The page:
Park plan cannot be a rush job
Published 1:07 am Sunday, April 1, 2012
Former Speaker of the House Nancy Pelosi, D-Calif., famously said during debate of the “Obamacare” legislation that, “We have to pass the bill so that you can find out what is in it.”
In other words, take our word for it.
The devil, as often is said, lies in the details. And such is the case with a proposed recreation park in Warren County. On Monday, Vicksburg Mayor Paul Winfield rolled out a map to show the two tracts of land he wants to pick from to convert into a sports complex. He wants a city-county collaboration on the project and pitched his plan to the Warren County Board of Supervisors, who were lukewarm to the plan.
Winfield wants the county board to act quickly so that a referendum can be put on November’s general ballot for a ½ percent or 1 percent countywide sales tax. The money generated would help fund the project, estimated at between $15 million and $20 million.
District 5 Supervisor Richard George correctly cautioned against moving too fast and specifically referred to past efforts by the city to design and build a sports complex. To date, the city has pumped more than $3 million into a proposed facility on Fisher Ferry Road and is still trying to collect a $250,000 feasibility study by a Florida company when plans were to transform the current Halls Ferry Park, including Bazinsky Field, into a sports park.
The mayor must be sensitive to those concerns. Money is tight everywhere and the last thing residents of Warren County want to see is straddling taxpayers with additional burdens without the full scope of the plan outlined. “You’d better be able to identify not necessarily where it will be, but several possibilities — we need to build this many fields, for this many purposes, we will have this much parking, this much concession,” George said. “The key is to enlighten the voters as to what they’re going to be paying for and how it’s going to stand in the future.”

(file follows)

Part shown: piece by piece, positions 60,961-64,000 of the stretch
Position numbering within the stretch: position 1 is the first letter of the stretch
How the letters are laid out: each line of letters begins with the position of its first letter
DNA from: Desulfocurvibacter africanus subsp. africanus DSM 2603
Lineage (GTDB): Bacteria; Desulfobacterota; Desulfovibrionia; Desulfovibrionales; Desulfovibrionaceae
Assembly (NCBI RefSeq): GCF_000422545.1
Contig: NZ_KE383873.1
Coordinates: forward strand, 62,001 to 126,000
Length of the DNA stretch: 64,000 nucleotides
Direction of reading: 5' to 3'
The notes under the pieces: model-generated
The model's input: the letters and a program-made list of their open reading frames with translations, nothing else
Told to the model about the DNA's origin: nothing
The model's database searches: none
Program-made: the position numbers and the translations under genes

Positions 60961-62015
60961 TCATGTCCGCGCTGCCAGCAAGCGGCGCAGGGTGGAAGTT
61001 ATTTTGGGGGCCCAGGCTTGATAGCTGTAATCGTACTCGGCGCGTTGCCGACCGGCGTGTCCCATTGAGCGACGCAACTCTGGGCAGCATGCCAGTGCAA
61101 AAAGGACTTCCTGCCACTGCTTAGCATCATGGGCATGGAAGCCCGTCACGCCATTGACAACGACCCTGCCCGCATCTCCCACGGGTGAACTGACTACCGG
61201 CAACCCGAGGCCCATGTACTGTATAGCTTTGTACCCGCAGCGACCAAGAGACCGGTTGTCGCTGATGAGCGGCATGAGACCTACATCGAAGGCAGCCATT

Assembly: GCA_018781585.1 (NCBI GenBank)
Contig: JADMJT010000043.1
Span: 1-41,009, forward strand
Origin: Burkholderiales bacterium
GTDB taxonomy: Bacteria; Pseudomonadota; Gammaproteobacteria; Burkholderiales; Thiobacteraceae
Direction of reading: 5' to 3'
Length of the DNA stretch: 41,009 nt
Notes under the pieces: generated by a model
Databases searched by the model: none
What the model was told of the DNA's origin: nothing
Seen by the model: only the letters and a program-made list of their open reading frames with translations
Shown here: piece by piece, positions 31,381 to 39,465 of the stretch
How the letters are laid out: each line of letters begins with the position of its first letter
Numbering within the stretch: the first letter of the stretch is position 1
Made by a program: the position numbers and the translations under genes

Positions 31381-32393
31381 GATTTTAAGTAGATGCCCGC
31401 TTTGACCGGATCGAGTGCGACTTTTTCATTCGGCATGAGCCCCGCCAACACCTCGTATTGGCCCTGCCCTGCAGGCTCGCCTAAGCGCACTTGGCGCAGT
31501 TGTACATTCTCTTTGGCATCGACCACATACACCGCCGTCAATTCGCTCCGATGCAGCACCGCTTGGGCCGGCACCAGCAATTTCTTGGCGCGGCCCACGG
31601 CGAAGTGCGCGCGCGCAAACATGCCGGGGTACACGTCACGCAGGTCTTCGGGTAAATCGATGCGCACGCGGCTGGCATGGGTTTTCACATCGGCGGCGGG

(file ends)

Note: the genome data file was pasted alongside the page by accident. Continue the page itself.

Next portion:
Freshman Supervisor John Arnold said he was wary of strapping a tax on his constituents, many of whom would get little or no financial benefit from the park.
There is no doubting Winfield’s desire to have this park built. He believes that it will be a game-changer for the county, but moving too quickly could turn disastrous. The deadline to pitch the tax plan to the state Legislature is April 25. Whether it makes it this session, or the next or even the next after that, when the plan is pitched, the voters have to be assured that every T is crossed and every I is dotted.
What we don’t need is a Pelosi moment with the mayor saying, “You have to pass this tax increase to see what good will come from it.”
The people are far too skeptical of elected officials for that.